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Giving back to the circle with Ascension Harjo

Giving back to the circle with Ascension Harjo

This year the Grand River Champion of Champions PowWow will be celebrating it’s 40th year from Friday, July 26 to Sunday July 28 at Chiefswood Park. Aside from the expected exhibition dances and vendors, a commemorative contest will be taking place the year. Former World Champion Hoop Dancer Ascension Harjo will be hosting a special

This year the Grand River Champion of Champions PowWow will be celebrating it’s 40th year from Friday, July 26 to Sunday July 28 at Chiefswood Park.

Aside from the expected exhibition dances and vendors, a commemorative contest will be taking place the year.

Former World Champion Hoop Dancer Ascension Harjo will be hosting a special for the teen boys and girls categories as a way to commemorate his transition from the teen to adult dancing category.

The 17 year-old dancer hails from the Mohawk Nation and Kickapoo and Seminole tribes and said he has been dancing since he was just two years old.

When asked what made him stick with it, he explained that it has always been a part of his life.

“My mom and dad are really into dancing and singing and the culture, and being around that and them taking me with them all over the place has always helped me stay into it, “ said Harjo. “And I just love the atmosphere that’s around it.”

But rather than just falling in love with atmosphere, Hard said that it’s been the love for dancing and the physicality of it altogether that has made him stick with it to tech the level of being a world champion.

“I just really love doing it,” he said. “I always want to be the best dancer that I can be and I watch a lot of other hoop dancers,” he said, as he named several of the biggest names in the hoop dancing circuit. “I always wanted to strive to be as good as they are.”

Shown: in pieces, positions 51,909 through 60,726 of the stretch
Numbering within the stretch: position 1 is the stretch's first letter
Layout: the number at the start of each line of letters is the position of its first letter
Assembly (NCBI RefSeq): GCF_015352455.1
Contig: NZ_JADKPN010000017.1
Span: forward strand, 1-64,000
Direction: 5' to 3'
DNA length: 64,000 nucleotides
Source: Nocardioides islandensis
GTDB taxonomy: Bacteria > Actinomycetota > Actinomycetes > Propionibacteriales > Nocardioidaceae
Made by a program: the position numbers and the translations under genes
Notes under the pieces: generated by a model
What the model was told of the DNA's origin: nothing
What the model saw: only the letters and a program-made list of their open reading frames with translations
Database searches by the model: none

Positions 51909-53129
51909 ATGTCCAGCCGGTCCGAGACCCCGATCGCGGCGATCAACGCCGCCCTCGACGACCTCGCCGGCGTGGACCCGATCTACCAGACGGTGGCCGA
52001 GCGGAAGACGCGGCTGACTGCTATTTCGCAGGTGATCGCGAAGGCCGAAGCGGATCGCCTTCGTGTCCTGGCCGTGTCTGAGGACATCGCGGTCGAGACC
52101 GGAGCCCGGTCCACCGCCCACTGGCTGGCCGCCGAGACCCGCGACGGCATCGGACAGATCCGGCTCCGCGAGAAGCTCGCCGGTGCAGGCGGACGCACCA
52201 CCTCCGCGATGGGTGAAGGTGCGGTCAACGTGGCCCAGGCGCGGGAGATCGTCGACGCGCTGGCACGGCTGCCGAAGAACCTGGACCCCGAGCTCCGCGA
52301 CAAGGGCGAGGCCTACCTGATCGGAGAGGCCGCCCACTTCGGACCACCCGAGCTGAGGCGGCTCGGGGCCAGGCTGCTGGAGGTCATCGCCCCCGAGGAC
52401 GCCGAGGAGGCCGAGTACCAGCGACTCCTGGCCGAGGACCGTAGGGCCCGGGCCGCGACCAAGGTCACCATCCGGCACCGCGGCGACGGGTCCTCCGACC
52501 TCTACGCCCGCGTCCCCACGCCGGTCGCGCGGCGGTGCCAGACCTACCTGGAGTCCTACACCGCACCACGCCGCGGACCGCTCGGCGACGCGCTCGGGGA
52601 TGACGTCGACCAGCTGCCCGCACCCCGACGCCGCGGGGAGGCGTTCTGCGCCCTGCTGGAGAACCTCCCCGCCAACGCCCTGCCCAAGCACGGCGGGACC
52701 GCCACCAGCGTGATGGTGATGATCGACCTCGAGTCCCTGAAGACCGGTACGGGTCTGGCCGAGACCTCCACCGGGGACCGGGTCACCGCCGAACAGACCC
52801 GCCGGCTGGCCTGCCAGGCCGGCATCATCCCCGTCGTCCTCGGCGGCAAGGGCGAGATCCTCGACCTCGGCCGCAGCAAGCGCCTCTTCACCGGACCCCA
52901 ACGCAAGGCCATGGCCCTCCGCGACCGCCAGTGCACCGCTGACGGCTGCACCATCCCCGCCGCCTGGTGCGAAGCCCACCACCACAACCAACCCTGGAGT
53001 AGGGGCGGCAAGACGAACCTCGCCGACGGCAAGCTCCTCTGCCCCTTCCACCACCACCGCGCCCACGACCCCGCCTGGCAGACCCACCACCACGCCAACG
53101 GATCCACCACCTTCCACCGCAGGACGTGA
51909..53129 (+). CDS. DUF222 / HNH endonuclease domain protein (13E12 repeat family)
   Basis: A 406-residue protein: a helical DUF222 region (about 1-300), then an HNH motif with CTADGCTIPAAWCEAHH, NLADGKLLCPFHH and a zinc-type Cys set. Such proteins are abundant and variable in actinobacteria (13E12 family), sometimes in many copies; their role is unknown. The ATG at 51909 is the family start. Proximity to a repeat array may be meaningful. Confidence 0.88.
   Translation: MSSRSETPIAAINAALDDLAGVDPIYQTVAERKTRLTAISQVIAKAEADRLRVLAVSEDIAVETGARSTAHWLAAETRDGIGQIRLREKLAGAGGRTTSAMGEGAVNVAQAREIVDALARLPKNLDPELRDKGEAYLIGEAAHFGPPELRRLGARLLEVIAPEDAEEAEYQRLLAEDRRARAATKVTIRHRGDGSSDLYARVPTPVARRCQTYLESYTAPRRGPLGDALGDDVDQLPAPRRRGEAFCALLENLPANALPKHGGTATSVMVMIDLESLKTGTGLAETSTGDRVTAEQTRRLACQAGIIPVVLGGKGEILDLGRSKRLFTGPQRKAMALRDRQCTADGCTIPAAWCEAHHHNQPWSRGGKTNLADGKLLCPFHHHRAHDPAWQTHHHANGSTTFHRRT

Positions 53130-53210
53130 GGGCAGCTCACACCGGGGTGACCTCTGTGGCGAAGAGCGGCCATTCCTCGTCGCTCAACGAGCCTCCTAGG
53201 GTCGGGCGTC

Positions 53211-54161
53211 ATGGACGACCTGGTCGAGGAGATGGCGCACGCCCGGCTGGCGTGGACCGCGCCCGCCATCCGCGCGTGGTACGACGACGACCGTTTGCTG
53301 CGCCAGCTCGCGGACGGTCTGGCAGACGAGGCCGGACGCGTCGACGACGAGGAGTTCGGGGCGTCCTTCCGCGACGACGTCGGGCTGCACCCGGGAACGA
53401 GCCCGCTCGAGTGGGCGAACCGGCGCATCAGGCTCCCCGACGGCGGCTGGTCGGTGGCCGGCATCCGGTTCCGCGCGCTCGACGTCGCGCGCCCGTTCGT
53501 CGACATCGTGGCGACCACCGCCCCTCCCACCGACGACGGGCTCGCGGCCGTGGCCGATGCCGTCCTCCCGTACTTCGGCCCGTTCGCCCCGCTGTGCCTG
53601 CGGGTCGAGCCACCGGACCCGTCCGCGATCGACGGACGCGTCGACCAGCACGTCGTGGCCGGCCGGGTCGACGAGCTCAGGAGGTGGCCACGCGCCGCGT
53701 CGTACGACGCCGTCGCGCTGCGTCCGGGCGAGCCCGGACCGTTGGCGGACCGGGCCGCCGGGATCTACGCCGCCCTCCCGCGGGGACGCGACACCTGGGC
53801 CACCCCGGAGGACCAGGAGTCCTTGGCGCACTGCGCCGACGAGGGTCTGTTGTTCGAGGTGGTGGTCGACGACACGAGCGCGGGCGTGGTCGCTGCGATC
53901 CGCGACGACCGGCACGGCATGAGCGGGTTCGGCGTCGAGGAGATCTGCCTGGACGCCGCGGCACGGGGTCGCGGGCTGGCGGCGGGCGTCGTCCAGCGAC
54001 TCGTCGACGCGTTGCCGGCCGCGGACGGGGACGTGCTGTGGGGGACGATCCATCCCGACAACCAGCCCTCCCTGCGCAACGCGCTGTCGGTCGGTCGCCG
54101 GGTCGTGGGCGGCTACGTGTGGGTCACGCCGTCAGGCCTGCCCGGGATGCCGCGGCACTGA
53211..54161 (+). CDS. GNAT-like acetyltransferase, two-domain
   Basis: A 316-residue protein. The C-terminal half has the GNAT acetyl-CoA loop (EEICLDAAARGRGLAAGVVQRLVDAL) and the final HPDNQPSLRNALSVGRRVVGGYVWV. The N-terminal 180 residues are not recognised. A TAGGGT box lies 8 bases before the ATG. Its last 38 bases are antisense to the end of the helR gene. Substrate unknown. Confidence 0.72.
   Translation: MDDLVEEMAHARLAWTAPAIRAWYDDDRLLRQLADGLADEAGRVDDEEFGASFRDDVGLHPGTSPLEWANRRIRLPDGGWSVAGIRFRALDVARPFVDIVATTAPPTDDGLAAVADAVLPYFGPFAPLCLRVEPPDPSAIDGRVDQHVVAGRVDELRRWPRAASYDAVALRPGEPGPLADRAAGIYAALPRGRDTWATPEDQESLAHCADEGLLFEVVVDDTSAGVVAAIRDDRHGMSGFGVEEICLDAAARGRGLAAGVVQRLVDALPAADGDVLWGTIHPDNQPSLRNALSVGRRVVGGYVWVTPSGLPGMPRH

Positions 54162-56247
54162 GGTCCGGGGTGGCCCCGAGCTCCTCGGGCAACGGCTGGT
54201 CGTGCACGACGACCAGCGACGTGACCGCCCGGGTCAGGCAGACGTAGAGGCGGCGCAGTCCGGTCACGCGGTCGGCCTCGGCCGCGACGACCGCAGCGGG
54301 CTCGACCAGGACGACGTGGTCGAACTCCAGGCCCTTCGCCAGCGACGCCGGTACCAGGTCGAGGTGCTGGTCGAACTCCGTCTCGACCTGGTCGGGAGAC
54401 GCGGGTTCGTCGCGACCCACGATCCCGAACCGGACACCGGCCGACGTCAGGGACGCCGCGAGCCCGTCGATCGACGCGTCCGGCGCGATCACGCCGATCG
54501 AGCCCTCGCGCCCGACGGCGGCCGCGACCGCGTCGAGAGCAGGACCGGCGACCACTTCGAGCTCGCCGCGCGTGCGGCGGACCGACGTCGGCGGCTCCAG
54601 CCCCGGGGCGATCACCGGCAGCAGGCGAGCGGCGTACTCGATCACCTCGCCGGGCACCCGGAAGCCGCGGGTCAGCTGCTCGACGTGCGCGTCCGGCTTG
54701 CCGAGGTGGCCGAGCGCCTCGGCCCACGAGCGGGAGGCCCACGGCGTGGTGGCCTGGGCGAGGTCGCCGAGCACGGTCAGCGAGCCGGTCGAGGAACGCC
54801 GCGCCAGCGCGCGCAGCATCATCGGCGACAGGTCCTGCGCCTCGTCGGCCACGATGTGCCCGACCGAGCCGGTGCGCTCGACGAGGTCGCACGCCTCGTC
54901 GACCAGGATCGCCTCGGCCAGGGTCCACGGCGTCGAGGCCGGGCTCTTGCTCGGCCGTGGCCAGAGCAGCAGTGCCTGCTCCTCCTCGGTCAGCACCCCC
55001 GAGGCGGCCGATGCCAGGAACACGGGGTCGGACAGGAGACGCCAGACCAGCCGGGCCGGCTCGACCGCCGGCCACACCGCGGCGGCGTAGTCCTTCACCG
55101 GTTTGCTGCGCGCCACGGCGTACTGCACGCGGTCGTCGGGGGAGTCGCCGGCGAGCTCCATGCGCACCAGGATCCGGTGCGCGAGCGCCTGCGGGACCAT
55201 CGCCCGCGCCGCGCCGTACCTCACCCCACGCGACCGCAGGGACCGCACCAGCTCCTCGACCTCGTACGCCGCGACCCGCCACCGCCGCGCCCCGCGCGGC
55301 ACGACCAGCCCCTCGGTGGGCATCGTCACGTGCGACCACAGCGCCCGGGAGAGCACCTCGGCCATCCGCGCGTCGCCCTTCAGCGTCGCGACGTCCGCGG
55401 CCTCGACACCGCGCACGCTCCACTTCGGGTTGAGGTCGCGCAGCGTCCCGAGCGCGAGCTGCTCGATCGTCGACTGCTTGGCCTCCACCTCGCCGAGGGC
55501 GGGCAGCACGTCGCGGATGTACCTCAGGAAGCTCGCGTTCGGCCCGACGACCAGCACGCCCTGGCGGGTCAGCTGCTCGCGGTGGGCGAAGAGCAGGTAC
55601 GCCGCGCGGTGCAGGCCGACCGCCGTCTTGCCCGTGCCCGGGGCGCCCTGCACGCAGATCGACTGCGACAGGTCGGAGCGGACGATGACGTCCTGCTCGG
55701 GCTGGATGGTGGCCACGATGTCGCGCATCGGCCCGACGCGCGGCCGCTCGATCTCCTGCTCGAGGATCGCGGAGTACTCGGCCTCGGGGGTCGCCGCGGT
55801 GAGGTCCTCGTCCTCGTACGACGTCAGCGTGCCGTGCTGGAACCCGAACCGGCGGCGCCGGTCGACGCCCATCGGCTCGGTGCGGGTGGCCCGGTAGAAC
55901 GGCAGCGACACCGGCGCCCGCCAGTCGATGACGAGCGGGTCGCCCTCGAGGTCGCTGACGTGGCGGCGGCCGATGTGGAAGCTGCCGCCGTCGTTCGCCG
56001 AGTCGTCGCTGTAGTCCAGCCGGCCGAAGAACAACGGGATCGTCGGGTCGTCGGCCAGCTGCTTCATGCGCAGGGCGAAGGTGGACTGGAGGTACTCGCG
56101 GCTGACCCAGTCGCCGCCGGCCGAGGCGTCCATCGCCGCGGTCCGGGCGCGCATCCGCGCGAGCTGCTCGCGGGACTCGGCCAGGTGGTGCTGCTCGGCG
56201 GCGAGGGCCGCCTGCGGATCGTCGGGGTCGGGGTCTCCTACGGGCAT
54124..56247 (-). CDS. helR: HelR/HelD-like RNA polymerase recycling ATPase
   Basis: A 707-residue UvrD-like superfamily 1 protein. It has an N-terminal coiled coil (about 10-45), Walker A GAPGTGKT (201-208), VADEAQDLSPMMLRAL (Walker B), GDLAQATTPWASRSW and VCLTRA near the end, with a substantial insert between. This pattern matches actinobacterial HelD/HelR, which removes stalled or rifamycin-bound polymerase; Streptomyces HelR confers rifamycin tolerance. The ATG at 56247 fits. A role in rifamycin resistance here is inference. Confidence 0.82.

“I always set goals for myself and I try to achieve them.”

But just as many other dancers have experienced, he explained that dancing opens up many doors and creates a platform for friendships that otherwise might not have been made.

“Dancing has helped me meet a lot of great people out there and it keeps me aware of what’s going on in other reservations and other parts of the world as well.”

To host his own special is his way of giving that opportunity to more dancers.

Harjo and his family originally approached the PowWow Committee to host the special as an “honouring,” earlier this year.

“After we asked, a few months later we went back to them and they ‘yeah, sure, you guys can have your special,’ and now we’re pretty pumped for it.”

The honorarium money and contest money that Harjo has been able to accumulate through his performances has gone towards the prizes for the special, which includes $500 to each of the winners of the girl and boys category, and a $1000 purse for the overall winner as well as extra gifts. The prizes have also been put together through familial donations.

“We’ve been working really hard to put it together,” he said.

Many popular pow wow special contests include coordinated siblings dances and gender switch dances, but Harjo’s contest is going to have two separate categories dance against one another.

“It’s going to be a teen boys and teen girls fancy special,” he said. “So there’s going to be multiple rounds where we’re going to have the boys dance off against each other, then the girls, and once we get down to the final boy and the final girl, they’re going to have two songs and they’ll dance off against each other. Then we’ll pick the overall winner from that.”

His dancing has also brought him to dance alongside Taboo from the Black Eyes Peas, Nelly Furtado at the Pan Am Games.

In the future, Harjo said that besides continuing to travel through dancing and performing, he hopes to look into post secondary school for the culinary arts or business management.

Chezney Martin

Chezney Martin

Chezney covers Arts, Culture and Entertainment and Sports, contact Chezney for tips or feedback.

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